• Shorter lead time in design, manufacturing, procurement
service etc.,
• Reduction in rejections and complaints.
• Customer satisfaction.
• Quality cost % to turnover reduction.
• Reduction in deviation.
• Continuous improvement.
• Drastic reduction in defectives and number of defects.
Scope of TQM
• Commitment by senior management and all employees
• Meeting customer requirements
• Reducing development cycle times
• Just In Time/ Flow Manufacturing
• Improvement teams
• Reducing product and service costs
• Systems to facilitate improvement
• Employee involvement and empowerment
• Recognition and celebration
• Challenging quantified goals and benchmarking
• Focus on processes / improvement plans
Productivity and
TQM
 Traditional view:
• Quality cannot be improved without
significant losses in productivity.

TQM view:
• Improved quality leads to improved
productivity.

Total Quality Management


Old Vs New Culture
Quality Elements Previous TQM

Definition 
Product Oriented
 Cm Oriented

Priorities 
2nd to Service & cost
 First

Decision 
Short term
 Long term
Emphasis  Prevention
 
Detection
Errors
 System
 
Operation
Responsibility 
 Everyone

Quality Control
Problem solving
 Teams

Managers  Life cycle cost

Procurement  Price  Delegate,
 Manager Role  Plan Assign control coach, facilitate
enforce
Total Quality
Management
and Continuous
Improvement
TQM is the management process used to make
continuous improvements to all functions.
 TQM represents an ongoing, continuous
commitment to improvement.
 The foundation of total quality is a management
philosophy that supports meeting customer
requirements through continuous improvement.

Total Quality Management


Continuous
Improvement versus
Traditional Approach
Traditional Approach Continuous
Continuous Improvement
Improvement

Market-share focus 
Customer focus

Individuals 
Cross-functional teams

Focus on ‘who” and “why”  Focus on “what” and “how”

Short-term focus 
Long-term focus

Status quo focus 
Continuous improvement

Product focus 
Process improvement
 Innovation focus

Fire fighting

Incremental improvements
 Problem solving

Total Quality Management


The TQM System
Objective Continuous
Improvement

Principles Customer Process Total


Focus Improvement Involvement

Leadership
Elements Education and Training Supportive structure
Communications Reward and recognition
Measurement

Total Quality Management


OBSTACLES
• Lack of Management Commitment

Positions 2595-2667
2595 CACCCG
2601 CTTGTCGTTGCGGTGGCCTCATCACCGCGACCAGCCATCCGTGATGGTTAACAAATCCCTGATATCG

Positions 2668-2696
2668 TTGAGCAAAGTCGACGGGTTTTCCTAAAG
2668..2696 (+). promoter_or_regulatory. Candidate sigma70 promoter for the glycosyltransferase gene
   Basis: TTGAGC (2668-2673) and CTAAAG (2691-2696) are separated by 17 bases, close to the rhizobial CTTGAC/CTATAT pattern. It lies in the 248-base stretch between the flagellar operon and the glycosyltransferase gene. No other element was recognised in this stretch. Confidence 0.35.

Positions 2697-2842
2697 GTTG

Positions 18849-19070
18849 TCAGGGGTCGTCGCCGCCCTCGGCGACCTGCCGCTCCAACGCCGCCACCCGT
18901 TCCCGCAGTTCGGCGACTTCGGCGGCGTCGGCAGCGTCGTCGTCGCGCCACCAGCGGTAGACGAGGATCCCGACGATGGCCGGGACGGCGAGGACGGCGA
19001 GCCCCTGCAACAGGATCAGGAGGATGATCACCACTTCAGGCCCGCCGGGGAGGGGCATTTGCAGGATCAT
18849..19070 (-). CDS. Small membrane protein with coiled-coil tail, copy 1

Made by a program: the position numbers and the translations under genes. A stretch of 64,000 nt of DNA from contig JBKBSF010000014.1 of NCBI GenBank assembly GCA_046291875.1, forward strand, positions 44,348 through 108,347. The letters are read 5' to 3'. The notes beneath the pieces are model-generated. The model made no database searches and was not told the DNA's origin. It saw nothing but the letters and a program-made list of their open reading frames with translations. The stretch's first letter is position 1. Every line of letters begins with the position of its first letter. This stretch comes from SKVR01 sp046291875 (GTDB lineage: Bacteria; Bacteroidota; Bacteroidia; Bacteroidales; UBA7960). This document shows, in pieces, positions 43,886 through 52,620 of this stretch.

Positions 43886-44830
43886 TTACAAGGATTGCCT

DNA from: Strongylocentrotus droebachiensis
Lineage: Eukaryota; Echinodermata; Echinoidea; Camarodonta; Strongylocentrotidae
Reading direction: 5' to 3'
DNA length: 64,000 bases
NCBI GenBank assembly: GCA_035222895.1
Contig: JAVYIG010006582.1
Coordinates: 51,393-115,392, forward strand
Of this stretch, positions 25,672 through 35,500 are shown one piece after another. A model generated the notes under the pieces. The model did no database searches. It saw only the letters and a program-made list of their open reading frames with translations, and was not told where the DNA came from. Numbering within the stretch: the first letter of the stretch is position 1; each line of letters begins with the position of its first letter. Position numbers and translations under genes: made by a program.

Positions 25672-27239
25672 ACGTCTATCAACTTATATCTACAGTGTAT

• Inability to change org culture
• Improper Planning
• Lack of Continuous Training and Education
• Ineffective Measurement technique and
lack of access of data and result
• Paying inadequate attention to Internal and
External customer
• Failure to continually improve
COST OF QUALITY
 Failure costs -costs caused by defective
parts, products, or faulty services .
Internal -failures discovered during
production (e.g. rework, problems,
material/product losses, downtime) .
External -failures discovered after
delivery (e.g. warranty, returned goods,
liability claims, penalties)
COST OF QUALITY
 Appraisal costs -costs of activities designed
to ensure quality or uncover defects (e.g. in-
line inspection, final inspection, field testing,
crash test dummies, crumpled cars)

Prevention costs -costs of preventing defects
from occurring (e.g. training, working with
vendors, quality control procedures, quality
improvement programs, extra attention in
design and production)
Total Quality
Management

Anubha Maurya

Total Quality Management


A
i
m
:
I
n
c
r
e
a
s
e
x
t
e
r
n
a
l
n
d
i
n
t
e
r
n
a
l
c
u
s
t
o
m
e
r
s
a
t
i
s
f
a
c
t
i
o
n
w
i
t
h
a
r
e
d
u
c
e
d
a
m
o
u
nt
o
f
r
e
s
o
u
r
c
e
s
V
a
l
u
e
s T
o
l
sC
o
n
t
r
o
l
T
o
pM
a
n
g
e
m
n
t R
e
l
a
t
i
o
n lC
F
a
c
t
o
r
i
a h
a
r
t
s
C
o
m
i
t
m
e
n
t F
o
c
u
so
n D
i
a
g
r
m D
e
s
i
g
n
P
r
o
c
e
s C
r
i
t
e
a
o
f
I
m
p
r
o
v
e F
o
c
u
s
o
n M
a
t
r
i
c
e
s M
B
N
Q
A
C
o
n
t
i
u
o
s
l
y C
u
s
t
o
m
e
r
s I
s
h
i
k
a
w T r
e
D
i
a
g
r
m P
r
o
c
e
s D
i
a
g
r
m
L
e
t
E
v
e
r
y
b
o
d
y
B
a
s
e
D
c
i
s
o
n
s M
a
p
s
b
e
C
o
m
i
t
e
d I S
O Q
u
a
l
i
t
y
o
n
F
a
c
t 9
0H
Q
u
a
l
i
t
y
F
u
n
c
t
i
o
n i o
H
y
p
o
t
h
e
s u
s
e
D
e
p
l
o
y
m
e
n
t t
e
s
i
n
g
Q
u
a
l
i
t
y E
m
p
l
o
y
e
C
i
r
c
l
e
s S
u
p
l
i
e
r
D
e
v
l
o
p
m
e
n
t
P
a
r
t
n
e
s
h
i
p
B
e
n
c
h
- P
r
o
c
e
s
m
a
r
k
i
n
g M
a
n
g
e
m
n
t P
o
l
i
c
y
D
e
p
l
o
y
m
e
n
t
S
e
l
f
-De
s
i
g
n
o
f
a
s
e
m
e
n
t Et S
x
p
e
r
i
m
e
n i
x
T
o
t
a
l
Q
u
a
l
i
t
y S
i
g
m
a
M
a
n
g
e
m
n
t M
e
t
h
o
d
l
o
g
i
e
s

Total Quality Management (TQM) can be seen as a continuously evolved management system, consisting of values, methodologies and tools. The
aim of the system is to increase external and internal customer satisfaction with a reduced amount of resources. It is important to note, that the
techniques and tools in the figure are just examples and not a complete list. In the same way the values may also vary a little between different
organisations and over time. (From Hellsten & Klefsjö, 2000.)
A STRATEGY FOR
PERFORMANCE
EXCELLENCE
Continuous Improvement

Is the continuous elimination


of waste
What Does Kaizen
Mean?

KAI + ZEN
To modify, to change Think, make good, make
better

= KAIZEN
Make it easier by studying it, and making the improvement
through elimination of waste.
Why Kaizen CPI (Continual Performance Improvement)
Process
Improvement Project
• Data Driven Methodology to Magnify Impact of
Implemented
Process Improvement
Savings

• Apply Control Techniques to Eliminate Erosion of


Improvements
Maintenance of
Process
Performance
• Proceduralize/Standardize Improvements for
Improved Maintenance of Critical Process Parameters

Time
CPI Project
Savings CPI Projects Emphasize
Control and Long Term